Street Vendors who work near the World Trade Center stand outside of New York's City Hall to oppose proposed legislation that would result in their displacement.  

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The New York City Council is considering a bill that would displace 22 street vendors who work near the World Trade Center, the site of the attacks on September 11, 2001. The legislation has the support of the New York City Police Department (NYPD), which has expressed concerns explosives could be hidden in the vendor’s carts or in customers' backpacks, and that they are too close to NYPD vehicle checkpoints. 

To the Street Vendors Project, a group that advocates for vendors, this bill reeks of Islamophobia. Of the 22 vendors that would be affected, 18 are Muslim. Most are immigrants and people of color. And their suspicions are understandable. Public discourse around ground zero has often been rife with Islamophobic rhetoric. The NYPD itself has been widely criticized for its surveillance of Muslims. 

In this context, it’s troubling that the NYPD has so far not offered any evidence that the presence of these vendors poses a safety risk, nor any other clear justification for the measure. The City Council should carefully weigh whether the NYPD’s concerns really justify threatening the livelihoods of these vendors.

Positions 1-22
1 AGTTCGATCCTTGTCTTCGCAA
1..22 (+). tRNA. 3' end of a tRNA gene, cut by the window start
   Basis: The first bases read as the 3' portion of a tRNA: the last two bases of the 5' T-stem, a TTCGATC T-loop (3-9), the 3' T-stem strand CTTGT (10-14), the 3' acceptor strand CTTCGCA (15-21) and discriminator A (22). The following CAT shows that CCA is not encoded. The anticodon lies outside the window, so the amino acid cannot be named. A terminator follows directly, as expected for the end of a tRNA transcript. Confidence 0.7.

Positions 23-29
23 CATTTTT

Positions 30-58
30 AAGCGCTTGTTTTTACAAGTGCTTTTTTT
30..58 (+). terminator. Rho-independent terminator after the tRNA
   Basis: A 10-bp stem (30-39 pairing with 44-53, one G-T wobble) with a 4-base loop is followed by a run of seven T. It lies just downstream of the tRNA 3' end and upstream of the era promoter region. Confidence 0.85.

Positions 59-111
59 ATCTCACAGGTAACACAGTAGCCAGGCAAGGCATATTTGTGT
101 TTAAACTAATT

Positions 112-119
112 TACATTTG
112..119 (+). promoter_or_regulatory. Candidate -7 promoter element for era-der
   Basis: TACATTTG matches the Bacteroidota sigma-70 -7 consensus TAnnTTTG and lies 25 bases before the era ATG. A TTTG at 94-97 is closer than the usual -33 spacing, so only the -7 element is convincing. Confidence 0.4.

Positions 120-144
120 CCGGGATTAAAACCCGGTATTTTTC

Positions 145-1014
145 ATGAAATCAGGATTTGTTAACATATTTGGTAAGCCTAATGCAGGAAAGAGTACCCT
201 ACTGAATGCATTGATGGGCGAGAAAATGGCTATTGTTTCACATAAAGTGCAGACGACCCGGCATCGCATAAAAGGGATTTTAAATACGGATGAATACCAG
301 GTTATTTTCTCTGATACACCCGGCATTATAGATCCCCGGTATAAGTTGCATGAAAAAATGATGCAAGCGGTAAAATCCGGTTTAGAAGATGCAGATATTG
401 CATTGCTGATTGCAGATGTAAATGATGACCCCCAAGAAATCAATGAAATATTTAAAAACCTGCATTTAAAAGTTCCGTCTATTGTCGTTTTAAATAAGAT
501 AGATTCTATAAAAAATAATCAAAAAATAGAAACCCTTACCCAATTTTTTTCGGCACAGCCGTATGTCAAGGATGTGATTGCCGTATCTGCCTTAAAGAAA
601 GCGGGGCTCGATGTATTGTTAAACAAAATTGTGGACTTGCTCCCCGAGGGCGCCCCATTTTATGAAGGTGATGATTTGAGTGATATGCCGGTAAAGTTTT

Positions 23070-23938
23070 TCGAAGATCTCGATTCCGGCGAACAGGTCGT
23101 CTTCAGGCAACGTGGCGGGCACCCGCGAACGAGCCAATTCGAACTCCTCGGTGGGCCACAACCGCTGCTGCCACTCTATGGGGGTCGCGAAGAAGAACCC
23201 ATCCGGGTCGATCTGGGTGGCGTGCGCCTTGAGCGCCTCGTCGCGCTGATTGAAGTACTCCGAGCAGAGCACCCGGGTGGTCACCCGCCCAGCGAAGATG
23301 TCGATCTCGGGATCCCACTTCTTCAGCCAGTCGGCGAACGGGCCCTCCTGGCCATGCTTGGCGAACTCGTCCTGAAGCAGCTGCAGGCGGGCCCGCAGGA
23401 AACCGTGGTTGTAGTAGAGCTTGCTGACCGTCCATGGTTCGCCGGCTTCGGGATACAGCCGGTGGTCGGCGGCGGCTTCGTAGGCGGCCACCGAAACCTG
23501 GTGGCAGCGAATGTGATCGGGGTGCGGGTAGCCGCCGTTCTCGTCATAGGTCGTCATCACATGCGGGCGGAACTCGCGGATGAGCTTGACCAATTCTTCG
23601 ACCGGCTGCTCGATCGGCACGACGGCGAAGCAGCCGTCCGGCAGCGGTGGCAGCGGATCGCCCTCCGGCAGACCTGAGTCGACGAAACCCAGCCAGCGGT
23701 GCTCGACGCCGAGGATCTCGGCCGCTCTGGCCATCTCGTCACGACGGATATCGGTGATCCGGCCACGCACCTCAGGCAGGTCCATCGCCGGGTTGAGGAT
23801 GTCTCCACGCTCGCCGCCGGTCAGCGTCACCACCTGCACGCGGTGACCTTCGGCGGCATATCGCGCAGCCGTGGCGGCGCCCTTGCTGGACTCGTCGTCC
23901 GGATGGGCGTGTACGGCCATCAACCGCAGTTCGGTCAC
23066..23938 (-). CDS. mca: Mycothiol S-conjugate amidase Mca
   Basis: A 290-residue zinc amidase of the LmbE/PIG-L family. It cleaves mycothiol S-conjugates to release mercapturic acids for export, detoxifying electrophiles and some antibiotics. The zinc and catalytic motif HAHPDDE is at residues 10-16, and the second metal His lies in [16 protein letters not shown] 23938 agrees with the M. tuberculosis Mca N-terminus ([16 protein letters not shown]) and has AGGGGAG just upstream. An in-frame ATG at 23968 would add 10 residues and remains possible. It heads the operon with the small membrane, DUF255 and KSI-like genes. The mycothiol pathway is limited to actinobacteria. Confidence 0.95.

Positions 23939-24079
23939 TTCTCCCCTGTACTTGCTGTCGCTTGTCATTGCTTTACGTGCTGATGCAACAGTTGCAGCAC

“If these vendors lose their spots, they won’t be able to work anywhere else,” said Mohamed Attia, co-director of the Street Vendor Project, who previously worked as a vendor for nine years. “Some of the vendors have been there for more than 20 years and it takes so long to build up business in the street. This bill threatens their livelihoods.”

“If they forced me to move from this corner, I would have to go back to SoHo, and I know the realtors there will try to kick me out of the area,” said Samuel, a street vendor from Chile selling honey roasted nuts.

Raheem, originally from Afghanistan, has worked as a street vendor in the neighborhood for the past 12 years, and told the Street Vendor Project that every morning he provides breakfast for the homeless individuals in the area.

Carla, who was raised in Texas and is originally from Mexico, sells hats and other general merchandise. As a veteran dealing with PTSD, Carla says working as a street vendor has been important for her health and her family: “This job allows me to meet new people every day. It has helped my depression. I desperately need this location for my own health and to support my family.”